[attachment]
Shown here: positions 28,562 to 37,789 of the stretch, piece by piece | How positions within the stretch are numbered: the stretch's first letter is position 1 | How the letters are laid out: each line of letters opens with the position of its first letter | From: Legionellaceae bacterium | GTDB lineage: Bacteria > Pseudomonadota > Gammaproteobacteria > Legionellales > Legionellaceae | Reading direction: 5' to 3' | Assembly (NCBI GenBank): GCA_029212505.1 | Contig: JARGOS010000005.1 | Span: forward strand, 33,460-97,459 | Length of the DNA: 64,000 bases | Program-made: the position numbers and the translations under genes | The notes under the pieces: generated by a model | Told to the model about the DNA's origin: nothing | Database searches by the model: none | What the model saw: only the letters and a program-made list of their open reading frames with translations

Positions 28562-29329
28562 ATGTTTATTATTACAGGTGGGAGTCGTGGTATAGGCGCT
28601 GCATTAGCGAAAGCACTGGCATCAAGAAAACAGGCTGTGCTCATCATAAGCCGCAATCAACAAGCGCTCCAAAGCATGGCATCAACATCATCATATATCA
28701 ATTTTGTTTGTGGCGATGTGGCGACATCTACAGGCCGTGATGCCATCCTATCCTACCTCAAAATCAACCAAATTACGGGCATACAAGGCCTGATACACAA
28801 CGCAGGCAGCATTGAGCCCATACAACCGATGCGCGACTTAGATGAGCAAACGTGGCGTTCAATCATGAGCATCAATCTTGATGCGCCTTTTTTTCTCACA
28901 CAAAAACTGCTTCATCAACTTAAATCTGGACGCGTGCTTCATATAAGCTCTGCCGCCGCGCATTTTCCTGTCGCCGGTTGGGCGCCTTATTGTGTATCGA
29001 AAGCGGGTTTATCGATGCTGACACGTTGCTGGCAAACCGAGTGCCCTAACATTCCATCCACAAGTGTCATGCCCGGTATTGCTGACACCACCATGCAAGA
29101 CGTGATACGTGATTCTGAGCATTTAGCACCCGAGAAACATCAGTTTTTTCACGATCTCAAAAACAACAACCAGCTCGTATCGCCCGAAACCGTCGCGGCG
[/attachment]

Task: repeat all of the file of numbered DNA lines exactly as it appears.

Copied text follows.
Shown here: positions 28,562 to 37,789 of the stretch, piece by piece | How positions within the stretch are numbered: the stretch's first letter is position 1 | How the letters are laid out: each line of letters opens with the position of its first letter | From: Legionellaceae bacterium | GTDB lineage: Bacteria > Pseudomonadota > Gammaproteobacteria > Legionellales > Legionellaceae | Reading direction: 5' to 3' | Assembly (NCBI GenBank): GCA_029212505.1 | Contig: JARGOS010000005.1 | Span: forward strand, 33,460-97,459 | Length of the DNA: 64,000 bases | Program-made: the position numbers and the translations under genes | The notes under the pieces: generated by a model | Told to the model about the DNA's origin: nothing | Database searches by the model: none | What the model saw: only the letters and a program-made list of their open reading frames with translations

Positions 28562-29329
28562 ATGTTTATTATTACAGGTGGGAGTCGTGGTATAGGCGCT
28601 GCATTAGCGAAAGCACTGGCATCAAGAAAACAGGCTGTGCTCATCATAAGCCGCAATCAACAAGCGCTCCAAAGCATGGCATCAACATCATCATATATCA
28701 ATTTTGTTTGTGGCGATGTGGCGACATCTACAGGCCGTGATGCCATCCTATCCTACCTCAAAATCAACCAAATTACGGGCATACAAGGCCTGATACACAA
28801 CGCAGGCAGCATTGAGCCCATACAACCGATGCGCGACTTAGATGAGCAAACGTGGCGTTCAATCATGAGCATCAATCTTGATGCGCCTTTTTTTCTCACA
28901 CAAAAACTGCTTCATCAACTTAAATCTGGACGCGTGCTTCATATAAGCTCTGCCGCCGCGCATTTTCCTGTCGCCGGTTGGGCGCCTTATTGTGTATCGA
29001 AAGCGGGTTTATCGATGCTGACACGTTGCTGGCAAACCGAGTGCCCTAACATTCCATCCACAAGTGTCATGCCCGGTATTGCTGACACCACCATGCAAGA
29101 CGTGATACGTGATTCTGAGCATTTAGCACCCGAGAAACATCAGTTTTTTCACGATCTCAAAAACAACAACCAGCTCGTATCGCCCGAAACCGTCGCGGCG